Junior Committee

Thursday, May 3, 2018

Letter to the Office of Nightlife

 
Letter to the Office of Nightlife

Dear Shira and Ariel,

We are writing as representatives of the Dance/NYC Junior Committee (JComm), a proactive working committee of emerging leaders in the field. As a project of Dance/NYC, we initiate significant projects in research, advocacy, and career development while strengthening each member’s relationship to the dance community. As an incubator for the next generation of dance leadership we chaired a panel discussion at the Dance/NYC annual Symposium this past February entitled Nightlife, Social Dance, and the Underground. Moderating a discussion with Brian Polite of AfroMosaic Soul and Christopher Rogicki of Cuban Salsa New York we considered how dance practices situated in clubs, bars, warehouses, and neighborhood centers have historically helped to shape community bonds, and how they continue to challenge and inform the NYC dance scene today. Together we had an in-depth discussion with leaders from NYC’s vibrant social dance scene, and performers and choreographers working in bars, clubs and for-profit enterprises. Our conversation had a particular resonance in the wake of the recent striking down of the Cabaret Law in 2017, the establishment of the Office of Nightlife, and the (in February) imminent establishment of the Nightlife Mayor position.

However, as Greg Miller of the Dance Parade noted, the Cabaret Law legislation has only partially been repealed, leaving a number of laws and regulations around dancing in bars and nightclubs regarding the types of spaces, communities, and security. We urge you to continue to address existing legislation and bureaucracy, committing to making it accessible, easy to read, and a supportive environment for all members of the community.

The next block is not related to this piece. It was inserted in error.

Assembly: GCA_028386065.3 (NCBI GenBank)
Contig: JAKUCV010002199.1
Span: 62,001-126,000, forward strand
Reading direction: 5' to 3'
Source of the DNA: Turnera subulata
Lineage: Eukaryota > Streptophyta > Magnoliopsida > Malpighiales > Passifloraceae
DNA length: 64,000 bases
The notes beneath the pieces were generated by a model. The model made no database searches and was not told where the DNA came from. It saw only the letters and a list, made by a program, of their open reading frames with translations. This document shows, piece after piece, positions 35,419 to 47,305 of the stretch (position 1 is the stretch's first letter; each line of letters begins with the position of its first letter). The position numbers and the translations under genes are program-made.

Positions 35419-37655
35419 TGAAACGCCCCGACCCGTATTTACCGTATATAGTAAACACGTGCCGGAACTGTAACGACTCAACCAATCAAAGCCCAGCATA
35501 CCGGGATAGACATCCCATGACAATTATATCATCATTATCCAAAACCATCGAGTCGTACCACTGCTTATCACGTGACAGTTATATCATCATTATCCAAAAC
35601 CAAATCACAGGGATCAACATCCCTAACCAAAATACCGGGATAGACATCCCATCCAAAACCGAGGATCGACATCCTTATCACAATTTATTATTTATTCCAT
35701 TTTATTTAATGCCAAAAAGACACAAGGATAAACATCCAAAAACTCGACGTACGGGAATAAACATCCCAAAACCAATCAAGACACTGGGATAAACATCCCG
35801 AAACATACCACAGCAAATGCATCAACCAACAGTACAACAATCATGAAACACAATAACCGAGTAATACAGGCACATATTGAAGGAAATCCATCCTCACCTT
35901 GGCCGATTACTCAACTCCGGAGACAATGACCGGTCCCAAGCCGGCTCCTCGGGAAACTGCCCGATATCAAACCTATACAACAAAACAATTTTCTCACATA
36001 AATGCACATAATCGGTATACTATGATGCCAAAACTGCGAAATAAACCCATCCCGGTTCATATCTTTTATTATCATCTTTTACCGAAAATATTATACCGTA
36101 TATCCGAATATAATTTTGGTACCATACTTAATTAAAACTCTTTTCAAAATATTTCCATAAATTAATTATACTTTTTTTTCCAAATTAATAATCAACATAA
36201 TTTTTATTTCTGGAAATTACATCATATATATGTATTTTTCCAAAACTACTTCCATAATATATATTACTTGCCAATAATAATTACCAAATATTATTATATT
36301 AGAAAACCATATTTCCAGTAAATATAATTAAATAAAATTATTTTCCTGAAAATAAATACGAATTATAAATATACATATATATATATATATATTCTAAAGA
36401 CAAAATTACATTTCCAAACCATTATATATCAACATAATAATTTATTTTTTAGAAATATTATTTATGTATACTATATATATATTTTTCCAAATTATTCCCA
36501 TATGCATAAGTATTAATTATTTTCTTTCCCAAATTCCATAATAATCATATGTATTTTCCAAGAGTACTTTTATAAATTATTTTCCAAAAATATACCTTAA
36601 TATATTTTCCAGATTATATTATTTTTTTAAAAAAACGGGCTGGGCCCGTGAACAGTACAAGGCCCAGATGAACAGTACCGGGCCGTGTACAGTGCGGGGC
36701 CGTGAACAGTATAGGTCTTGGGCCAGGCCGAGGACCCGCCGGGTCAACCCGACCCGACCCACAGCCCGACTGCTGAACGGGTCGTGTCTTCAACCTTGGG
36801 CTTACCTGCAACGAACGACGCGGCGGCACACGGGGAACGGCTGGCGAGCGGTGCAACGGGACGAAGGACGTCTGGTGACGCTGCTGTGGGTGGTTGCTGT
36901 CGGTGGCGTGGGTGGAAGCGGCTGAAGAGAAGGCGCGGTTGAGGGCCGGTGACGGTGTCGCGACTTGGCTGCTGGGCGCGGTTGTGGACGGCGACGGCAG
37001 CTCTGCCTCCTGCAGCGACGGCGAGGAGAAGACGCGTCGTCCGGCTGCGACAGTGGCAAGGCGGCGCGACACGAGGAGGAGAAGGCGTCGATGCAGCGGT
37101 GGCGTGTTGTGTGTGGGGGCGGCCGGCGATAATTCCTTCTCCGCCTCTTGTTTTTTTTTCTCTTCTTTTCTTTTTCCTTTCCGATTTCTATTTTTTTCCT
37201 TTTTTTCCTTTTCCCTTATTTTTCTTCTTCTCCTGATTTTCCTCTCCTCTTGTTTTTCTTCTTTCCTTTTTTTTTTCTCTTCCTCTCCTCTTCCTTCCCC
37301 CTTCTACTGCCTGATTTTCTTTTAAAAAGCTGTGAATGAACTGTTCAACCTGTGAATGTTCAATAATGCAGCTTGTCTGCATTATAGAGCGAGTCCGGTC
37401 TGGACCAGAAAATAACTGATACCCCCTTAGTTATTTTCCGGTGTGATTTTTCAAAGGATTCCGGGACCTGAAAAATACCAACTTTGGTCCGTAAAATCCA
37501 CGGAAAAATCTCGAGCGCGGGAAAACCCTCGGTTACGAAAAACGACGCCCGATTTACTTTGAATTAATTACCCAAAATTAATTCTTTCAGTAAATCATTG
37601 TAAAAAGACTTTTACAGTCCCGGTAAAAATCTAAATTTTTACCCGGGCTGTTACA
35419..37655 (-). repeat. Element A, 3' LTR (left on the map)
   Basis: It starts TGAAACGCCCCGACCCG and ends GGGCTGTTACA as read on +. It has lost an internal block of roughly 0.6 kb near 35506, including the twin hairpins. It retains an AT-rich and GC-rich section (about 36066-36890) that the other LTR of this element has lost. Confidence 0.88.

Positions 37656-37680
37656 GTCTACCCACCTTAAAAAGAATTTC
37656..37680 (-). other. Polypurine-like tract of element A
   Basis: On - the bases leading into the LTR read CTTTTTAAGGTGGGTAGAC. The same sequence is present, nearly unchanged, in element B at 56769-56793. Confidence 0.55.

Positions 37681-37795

We write to you both today, as the Senior Executive Director of Policy and Programs of the Mayor’s Office of Media and Entertainment and the newly appointed Nightlife Mayor, to share information about our discussion and suggestions for action as this office continues to develop.   

During our community conversation we affirmed the importance of nightlife in creating spaces for all New Yorkers to dance and express themselves. Attendees expressed a strong desire for spaces to continue to support intergenerational communities that are safe for people of all races, genders, and sexualities. It is important that these spaces also be made accessible to all, and space owners acknowledged that they will need both financial and administrative support from the Office of NIghtlife to restructure their spaces to be more welcoming to people with disabilities. 

In meetings we have attended with Save NYC Spaces the Mayor’s Office of Media and Entertainment has cited specifically the importance of nightlife as a profit generator for the city, particularly through music and nightclubs. While we acknowledge the power of the arts as both sources of economic value and employment, we continue to uphold the intangible, qualitative importance of the arts that go beyond quantitative measures. We look forward to hearing how you will balance efforts to ensuring the economic viability of nightlife while maintaining support for its cultural value.

In our conversation together we solicited community feedback that we hope the Office of Nightlife, the Nightlife Mayor, and the attendant advisory council will consider moving forward. Communities seek the following:

Collaboration with zoning and other city offices to support New Yorkers leading community spaces, ensuring consistent locations for dance parties rather than requiring communities to frequently shift locations.

General operating support and other financial assistance, similar to that given by the Department of Cultural Affairs to nonprofits, which is particularly important for organizations not primarily supported through liquor or food sales.

Assistance navigating the complicated licensing and zoning processes to be in line with government standards.

Ongoing conversation about the role of the Office of Night Life and the job of the Night Mayor in particular. Community members acknowledged in particular that the title “Night Mayor” implies that the appointed representative will be concerned solely with events happening at night, leaving out parties that may extend into the daytime or begin in the morning.

In conclusion, we thank you for your service to New York City, our community, and the dance field. We look forward to our continued work together and appreciate your consideration moving forward.

Sincerely,

Katy Dammers and Cecilia Lynn-Jacobs

Symposium Chairs for the Dance/NYC Junior Committee


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